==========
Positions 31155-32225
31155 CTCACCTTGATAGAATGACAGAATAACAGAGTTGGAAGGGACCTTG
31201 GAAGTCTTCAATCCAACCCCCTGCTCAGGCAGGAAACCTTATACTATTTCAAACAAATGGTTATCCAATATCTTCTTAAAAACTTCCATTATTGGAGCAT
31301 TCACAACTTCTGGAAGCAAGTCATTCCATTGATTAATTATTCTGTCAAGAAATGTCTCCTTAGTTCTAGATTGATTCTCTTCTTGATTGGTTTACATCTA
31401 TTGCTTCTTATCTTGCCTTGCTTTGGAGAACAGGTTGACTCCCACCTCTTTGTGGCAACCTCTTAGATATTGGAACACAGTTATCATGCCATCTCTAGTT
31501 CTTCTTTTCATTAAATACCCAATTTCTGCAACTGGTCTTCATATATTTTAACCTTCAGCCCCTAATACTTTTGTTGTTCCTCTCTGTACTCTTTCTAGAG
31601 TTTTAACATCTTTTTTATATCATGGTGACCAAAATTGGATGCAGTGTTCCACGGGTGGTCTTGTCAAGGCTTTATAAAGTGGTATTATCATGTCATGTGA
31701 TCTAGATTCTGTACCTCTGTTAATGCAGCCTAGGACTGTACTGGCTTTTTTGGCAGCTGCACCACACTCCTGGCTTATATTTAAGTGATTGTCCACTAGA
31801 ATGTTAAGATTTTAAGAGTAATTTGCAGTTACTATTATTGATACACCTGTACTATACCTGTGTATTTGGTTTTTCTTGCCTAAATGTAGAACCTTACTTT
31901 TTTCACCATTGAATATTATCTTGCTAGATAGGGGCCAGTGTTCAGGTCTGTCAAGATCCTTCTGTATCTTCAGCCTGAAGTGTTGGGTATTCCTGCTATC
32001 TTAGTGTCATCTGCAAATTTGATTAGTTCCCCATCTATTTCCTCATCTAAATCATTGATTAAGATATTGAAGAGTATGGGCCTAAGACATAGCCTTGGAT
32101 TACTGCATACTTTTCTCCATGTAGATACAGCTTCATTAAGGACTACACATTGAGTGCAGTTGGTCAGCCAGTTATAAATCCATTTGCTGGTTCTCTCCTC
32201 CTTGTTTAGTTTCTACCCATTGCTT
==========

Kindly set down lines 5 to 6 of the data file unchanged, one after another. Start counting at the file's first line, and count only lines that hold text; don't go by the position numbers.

31401 TTGCTTCTTATCTTGCCTTGCTTTGGAGAACAGGTTGACTCCCACCTCTTTGTGGCAACCTCTTAGATATTGGAACACAGTTATCATGCCATCTCTAGTT
31501 CTTCTTTTCATTAAATACCCAATTTCTGCAACTGGTCTTCATATATTTTAACCTTCAGCCCCTAATACTTTTGTTGTTCCTCTCTGTACTCTTTCTAGAG